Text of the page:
Brand Dictionary: Brand Architecture
Brand Dictionary is a series that covers the basic elements of brand and branding.
We read a lot of literature about the branding industry; how the world’s top brands are performing, the newest trends, and the latest news in brand valuation. What we have come to discover is that many people talk about branding, but not many people truly understand branding. Branding is not a logo. Or, a slogan. Or, an icon. And, it’s not an advertisement. So, the question is, “What is it?” Here’s a quick back-to-basics branding guide, starting with Brand Architecture.
We like to say your brand’s future lies within its Brand Architecture framework. Brand Architecture defines the roles and relationships between the various brands in an “owned” and extended family or portfolio of brands. It also helps organizations rationalize how its portfolio options are organized and presented. Brand Architecture is based on two core elements, organizing principle and portfolio strategy.
Choosing an organizing principle is the most important element of Brand Architecture because it defines the most effective way to group brand offerings based on how your customers interact with your company. Using an outside-in perspective based on how customers choose (not how your company is organized internally) helps create the story that an organization wants to tell about its brand. Your organizing principle is also a great way for your brand to say something unique about yourself and how you do business.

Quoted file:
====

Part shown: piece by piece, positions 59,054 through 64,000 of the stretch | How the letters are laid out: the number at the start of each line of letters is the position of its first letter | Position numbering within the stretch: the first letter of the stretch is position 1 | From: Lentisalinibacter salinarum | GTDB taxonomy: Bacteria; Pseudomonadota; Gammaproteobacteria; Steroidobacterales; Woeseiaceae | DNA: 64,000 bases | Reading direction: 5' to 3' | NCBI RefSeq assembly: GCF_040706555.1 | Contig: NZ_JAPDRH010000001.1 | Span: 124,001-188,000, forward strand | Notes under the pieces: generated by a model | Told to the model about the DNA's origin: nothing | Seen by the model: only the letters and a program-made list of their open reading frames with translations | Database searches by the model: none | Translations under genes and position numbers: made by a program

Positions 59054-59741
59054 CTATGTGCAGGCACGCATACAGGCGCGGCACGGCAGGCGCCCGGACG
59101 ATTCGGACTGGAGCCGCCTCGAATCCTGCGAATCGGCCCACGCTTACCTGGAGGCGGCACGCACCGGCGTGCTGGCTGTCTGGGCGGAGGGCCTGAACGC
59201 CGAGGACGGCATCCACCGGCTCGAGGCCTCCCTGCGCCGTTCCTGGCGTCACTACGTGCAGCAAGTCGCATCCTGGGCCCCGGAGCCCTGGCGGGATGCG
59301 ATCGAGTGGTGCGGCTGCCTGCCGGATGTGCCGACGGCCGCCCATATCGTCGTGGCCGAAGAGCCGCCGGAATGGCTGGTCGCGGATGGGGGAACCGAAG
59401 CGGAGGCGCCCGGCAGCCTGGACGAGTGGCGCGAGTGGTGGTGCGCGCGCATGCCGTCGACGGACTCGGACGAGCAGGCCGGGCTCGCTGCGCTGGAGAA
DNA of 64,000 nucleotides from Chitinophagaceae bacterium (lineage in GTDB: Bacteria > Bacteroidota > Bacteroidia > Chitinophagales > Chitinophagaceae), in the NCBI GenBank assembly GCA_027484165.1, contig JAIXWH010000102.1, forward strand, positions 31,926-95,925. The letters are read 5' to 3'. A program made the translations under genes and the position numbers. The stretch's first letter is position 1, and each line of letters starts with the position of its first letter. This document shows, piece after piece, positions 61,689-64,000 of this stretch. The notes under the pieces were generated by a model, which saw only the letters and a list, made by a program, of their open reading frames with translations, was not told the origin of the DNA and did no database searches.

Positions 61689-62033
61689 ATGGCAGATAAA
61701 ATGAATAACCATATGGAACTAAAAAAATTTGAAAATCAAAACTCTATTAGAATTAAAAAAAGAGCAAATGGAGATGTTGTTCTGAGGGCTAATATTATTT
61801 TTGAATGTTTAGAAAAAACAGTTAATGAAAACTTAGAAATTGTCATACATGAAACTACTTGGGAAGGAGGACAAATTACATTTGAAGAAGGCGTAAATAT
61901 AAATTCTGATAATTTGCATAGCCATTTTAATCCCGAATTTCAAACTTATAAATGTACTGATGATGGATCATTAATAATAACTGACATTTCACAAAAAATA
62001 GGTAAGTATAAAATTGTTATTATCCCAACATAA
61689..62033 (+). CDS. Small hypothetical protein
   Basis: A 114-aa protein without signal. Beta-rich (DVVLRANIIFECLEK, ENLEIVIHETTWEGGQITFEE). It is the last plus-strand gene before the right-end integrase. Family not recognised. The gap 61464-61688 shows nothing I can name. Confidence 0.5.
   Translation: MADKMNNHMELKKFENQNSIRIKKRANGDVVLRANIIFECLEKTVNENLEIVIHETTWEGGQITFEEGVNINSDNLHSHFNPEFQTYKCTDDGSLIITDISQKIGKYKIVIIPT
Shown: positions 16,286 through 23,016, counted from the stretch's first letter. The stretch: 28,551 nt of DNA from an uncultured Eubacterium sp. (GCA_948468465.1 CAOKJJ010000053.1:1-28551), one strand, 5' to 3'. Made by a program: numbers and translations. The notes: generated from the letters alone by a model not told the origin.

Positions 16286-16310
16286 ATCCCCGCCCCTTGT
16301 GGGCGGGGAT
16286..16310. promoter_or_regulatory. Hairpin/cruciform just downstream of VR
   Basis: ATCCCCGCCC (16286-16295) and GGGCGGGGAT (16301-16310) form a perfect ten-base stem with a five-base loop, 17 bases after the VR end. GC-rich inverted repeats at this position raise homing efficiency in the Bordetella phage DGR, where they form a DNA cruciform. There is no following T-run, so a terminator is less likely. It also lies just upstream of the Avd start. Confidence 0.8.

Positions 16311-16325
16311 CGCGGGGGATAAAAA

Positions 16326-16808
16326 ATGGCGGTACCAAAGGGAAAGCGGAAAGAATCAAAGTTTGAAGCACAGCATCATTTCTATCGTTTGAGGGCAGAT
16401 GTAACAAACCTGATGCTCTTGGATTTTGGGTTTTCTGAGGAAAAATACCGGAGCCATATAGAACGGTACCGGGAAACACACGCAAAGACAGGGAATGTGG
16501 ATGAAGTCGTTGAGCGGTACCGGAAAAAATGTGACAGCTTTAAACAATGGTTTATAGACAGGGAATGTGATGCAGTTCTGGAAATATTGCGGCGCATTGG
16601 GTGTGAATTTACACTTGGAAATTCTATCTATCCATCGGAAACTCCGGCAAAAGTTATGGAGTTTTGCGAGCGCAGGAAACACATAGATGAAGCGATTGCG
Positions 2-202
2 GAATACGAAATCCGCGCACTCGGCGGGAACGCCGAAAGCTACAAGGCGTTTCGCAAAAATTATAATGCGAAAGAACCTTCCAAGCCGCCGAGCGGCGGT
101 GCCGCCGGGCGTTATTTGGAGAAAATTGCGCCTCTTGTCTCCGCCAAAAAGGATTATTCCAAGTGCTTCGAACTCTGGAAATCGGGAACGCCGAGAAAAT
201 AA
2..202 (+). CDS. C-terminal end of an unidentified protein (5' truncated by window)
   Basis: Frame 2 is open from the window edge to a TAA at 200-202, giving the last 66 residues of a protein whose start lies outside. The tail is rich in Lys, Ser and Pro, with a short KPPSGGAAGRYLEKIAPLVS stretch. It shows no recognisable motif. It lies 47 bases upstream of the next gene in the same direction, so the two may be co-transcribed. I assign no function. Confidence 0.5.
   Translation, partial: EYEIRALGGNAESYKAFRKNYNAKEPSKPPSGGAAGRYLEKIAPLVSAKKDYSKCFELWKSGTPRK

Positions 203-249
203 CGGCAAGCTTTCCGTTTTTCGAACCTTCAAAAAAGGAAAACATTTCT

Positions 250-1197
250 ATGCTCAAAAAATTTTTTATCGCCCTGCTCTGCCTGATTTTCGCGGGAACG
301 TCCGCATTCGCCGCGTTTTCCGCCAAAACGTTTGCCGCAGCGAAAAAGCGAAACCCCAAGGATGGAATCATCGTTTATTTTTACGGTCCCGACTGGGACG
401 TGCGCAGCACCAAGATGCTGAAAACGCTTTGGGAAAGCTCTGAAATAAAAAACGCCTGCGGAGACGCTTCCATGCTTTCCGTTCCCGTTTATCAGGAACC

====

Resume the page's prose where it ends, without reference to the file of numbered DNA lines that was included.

Portfolio strategy describes the relationship between all of the brands in the portfolio―both among one another and to the master brand. It can range from multiple, distinct brands―a “house of brands” like Johnson & Johnson or P&G―to a unified consistent portfolio―a “branded house” like GE or Virgin.
Having a clearly articulated Brand Architecture strategy is vital because it answers the following questions:
- What is the correct number of brands you should have in your portfolio?
- What is the position of each brand and what role or purpose does it play?
- What is the best relationship or link between all of your brands?
- What are the strategic and financial implications of these relationships?
It is important to think about Brand Architecture in a more robust way. Beyond asking “how do the pieces fit together?” also consider “how can I make it as easy as possible for customers, employees, partners, shareholders and others to seek me out and develop a meaningful relationship with my brand?” This will guide you as you create the richest and most well-defined architecture for your brand.
Can you think of any best practice―or bad practice―Brand Architecture examples?